When anxious thoughts hit, you may experience cravings for simple carbohydrates that will give you an immediate boost of the “don’t worry, be happy” neurotransmitter serotonin. But the temporary mood boost from candy, cookies, and cake will lead to a crash that increases feelings of anxiety, which causes even more cravings. Instead, focus on smart “feel better fast” foods, such as eating complex carbs—think sweet potatoes—which offer a more slow-release, sustained rise in serotonin without the crash.

If you’re struggling with anxiety, panic attacks, depression, or other mental health issues, you aren’t alone—45% of Americans say the coronavirus pandemic has impacted their mental health. Just because you’re sheltering at home doesn’t mean you have to wait for the pandemic to be over before seeking help. In fact, during these uncertain times, your mental well-being is more important than ever and waiting to get treatment is likely to make your symptoms worsen over time. 

At Amen Clinics, we’re here for you. We offer mental telehealth, remote clinical evaluations, and video therapy for adults, children, and couples, as well as in-clinic brain scanning to help our patients. Find out more by speaking to a specialist today at 888-288-9834. If all our specialists are busy helping others, you can also schedule a time to talk



  1. My though is we all need to turn back to our Lord Jesus to help us,not just in the time but everyday of our lives., He has brought us through difficult times before and he will bring us through again. Only trust and mean it not just until this is over but everyday and every night. God is our provider and he loves us and will look after us. He always has and will continue to do so. TRUST NOW AND ALWAYS . God has been so good to us. Just believe and live a life that is pleasing to our Lord Jesus Christ. AMEN.

    Comment by Blanch — March 23, 2020 @ 4:57 AM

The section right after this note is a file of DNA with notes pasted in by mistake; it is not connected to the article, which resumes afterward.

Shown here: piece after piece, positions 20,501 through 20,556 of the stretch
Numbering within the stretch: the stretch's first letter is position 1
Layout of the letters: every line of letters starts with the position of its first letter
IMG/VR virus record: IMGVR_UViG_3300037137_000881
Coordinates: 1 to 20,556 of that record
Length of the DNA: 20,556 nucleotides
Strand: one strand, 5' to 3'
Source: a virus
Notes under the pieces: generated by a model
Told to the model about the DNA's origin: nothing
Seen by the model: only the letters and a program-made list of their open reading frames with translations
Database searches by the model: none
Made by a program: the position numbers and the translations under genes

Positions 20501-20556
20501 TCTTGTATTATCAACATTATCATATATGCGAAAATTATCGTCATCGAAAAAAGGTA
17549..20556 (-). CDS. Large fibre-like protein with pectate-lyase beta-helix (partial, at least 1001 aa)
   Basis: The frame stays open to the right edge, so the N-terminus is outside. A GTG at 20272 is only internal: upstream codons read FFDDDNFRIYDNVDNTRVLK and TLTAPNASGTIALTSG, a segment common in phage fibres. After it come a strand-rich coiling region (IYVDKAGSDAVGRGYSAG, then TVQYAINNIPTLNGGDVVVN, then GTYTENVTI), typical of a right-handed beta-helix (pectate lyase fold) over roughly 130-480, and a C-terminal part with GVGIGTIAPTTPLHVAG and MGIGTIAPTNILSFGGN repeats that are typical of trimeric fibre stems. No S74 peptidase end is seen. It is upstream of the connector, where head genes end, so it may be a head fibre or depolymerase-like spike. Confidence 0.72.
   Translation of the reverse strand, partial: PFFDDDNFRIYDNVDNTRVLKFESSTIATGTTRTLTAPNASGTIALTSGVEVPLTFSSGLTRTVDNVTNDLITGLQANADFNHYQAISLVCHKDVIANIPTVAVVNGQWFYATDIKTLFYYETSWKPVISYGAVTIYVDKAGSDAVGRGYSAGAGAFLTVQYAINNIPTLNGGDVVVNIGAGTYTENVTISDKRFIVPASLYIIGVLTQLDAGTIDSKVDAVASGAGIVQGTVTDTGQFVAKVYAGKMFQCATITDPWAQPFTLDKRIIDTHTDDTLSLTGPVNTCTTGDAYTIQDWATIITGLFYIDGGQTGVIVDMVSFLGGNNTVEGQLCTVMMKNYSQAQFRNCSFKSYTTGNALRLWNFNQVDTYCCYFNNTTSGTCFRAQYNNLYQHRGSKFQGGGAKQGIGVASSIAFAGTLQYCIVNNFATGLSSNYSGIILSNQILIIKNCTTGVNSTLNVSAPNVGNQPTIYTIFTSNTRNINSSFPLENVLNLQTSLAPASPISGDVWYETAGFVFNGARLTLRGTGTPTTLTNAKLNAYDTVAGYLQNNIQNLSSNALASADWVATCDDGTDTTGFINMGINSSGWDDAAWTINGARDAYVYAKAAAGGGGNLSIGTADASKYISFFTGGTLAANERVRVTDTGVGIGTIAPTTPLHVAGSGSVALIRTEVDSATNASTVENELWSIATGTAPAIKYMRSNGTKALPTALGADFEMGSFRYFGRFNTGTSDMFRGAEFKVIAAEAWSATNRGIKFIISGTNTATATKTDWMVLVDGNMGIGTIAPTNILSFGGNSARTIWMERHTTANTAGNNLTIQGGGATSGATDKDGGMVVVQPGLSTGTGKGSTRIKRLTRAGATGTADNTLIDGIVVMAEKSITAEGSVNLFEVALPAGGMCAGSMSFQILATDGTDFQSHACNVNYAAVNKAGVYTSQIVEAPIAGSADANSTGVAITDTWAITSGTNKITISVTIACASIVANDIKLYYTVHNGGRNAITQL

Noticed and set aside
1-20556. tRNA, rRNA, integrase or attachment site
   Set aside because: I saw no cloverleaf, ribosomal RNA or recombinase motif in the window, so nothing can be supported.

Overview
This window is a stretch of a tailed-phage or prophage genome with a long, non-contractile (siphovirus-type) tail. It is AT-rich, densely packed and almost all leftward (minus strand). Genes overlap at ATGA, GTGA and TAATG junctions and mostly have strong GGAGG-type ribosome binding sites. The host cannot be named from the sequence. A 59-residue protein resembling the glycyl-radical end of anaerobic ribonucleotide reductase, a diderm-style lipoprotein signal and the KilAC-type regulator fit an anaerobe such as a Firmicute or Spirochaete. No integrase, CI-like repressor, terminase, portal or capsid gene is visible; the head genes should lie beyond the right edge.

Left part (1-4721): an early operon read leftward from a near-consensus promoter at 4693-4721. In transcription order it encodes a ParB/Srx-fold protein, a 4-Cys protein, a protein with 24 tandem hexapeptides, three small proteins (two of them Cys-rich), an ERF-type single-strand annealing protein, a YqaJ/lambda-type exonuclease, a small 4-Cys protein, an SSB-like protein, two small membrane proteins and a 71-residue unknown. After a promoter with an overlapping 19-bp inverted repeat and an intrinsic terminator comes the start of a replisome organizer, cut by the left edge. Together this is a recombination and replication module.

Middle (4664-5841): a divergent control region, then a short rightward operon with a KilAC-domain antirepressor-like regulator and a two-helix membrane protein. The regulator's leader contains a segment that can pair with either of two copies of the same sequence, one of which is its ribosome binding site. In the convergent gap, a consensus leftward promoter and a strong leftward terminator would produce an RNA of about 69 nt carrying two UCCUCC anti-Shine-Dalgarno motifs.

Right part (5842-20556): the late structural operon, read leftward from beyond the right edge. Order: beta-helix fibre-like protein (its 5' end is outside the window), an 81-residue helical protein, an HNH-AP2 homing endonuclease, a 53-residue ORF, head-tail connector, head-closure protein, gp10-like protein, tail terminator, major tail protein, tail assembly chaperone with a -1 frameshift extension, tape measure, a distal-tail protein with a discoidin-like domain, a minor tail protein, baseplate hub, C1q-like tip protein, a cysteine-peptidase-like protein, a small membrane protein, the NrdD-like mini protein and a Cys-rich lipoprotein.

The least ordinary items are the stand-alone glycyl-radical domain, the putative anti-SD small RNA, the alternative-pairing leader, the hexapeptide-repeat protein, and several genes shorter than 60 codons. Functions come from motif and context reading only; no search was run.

2. Thank you! I just want to express my gratitude for the messaging you are putting out, especially right now during the pandemic crisis. It is very helpful even to those of us who do not have a diagnosed condition or who are not under your care. (After all, isn’t it true that we are all a little OCD right now in our quest to try and get the accurate information about this virus!) It takes a lot of effort and care to write about these subjects and I read them carefully, as well as heed the advice you are putting out. Today’s reminder was particularly helpful, as I am finding myself taking in a bit too much news, especially since I have to do more on the computer now at home. Also, may I make a suggestion for a topic: the personality disorder of narcissism or narcissistic sociopathic behavior? I think that many people are really needed to be able to identify behaviors being seen on T.V. by certain leaders and need to know when to seek information elsewhere as a result. Again, thank you for your dedication to science and your willingness to help everyone.

    Comment by Anne Erickson, BSN, MBA — March 23, 2020 @ 6:20 AM

  3. Blanch,
    Such absolute Truth in yours and Gods precious words! Reading your comment above put a smile on my face and a better start to my day! May God continue to Bless you in every way.

    Comment by J Lee — March 23, 2020 @ 7:27 AM

  4. Blanch, you are “SPOT ON”. This is where our thoughts should be, on Him and only Him, not just in this crisis, but always. God is in COMPLETE control of what’s going on with this virus now and with everything that has happened in the past and what will happen in the future. So, TRUST in His ability to carry us through this “storm” and into the future. And remember that we dont have the ability to do things on our own. “May the peace of God which surpasses all understanding keep our hearts and MINDS in Christ Jesus”.

    Comment by Peggy — March 23, 2020 @ 7:37 AM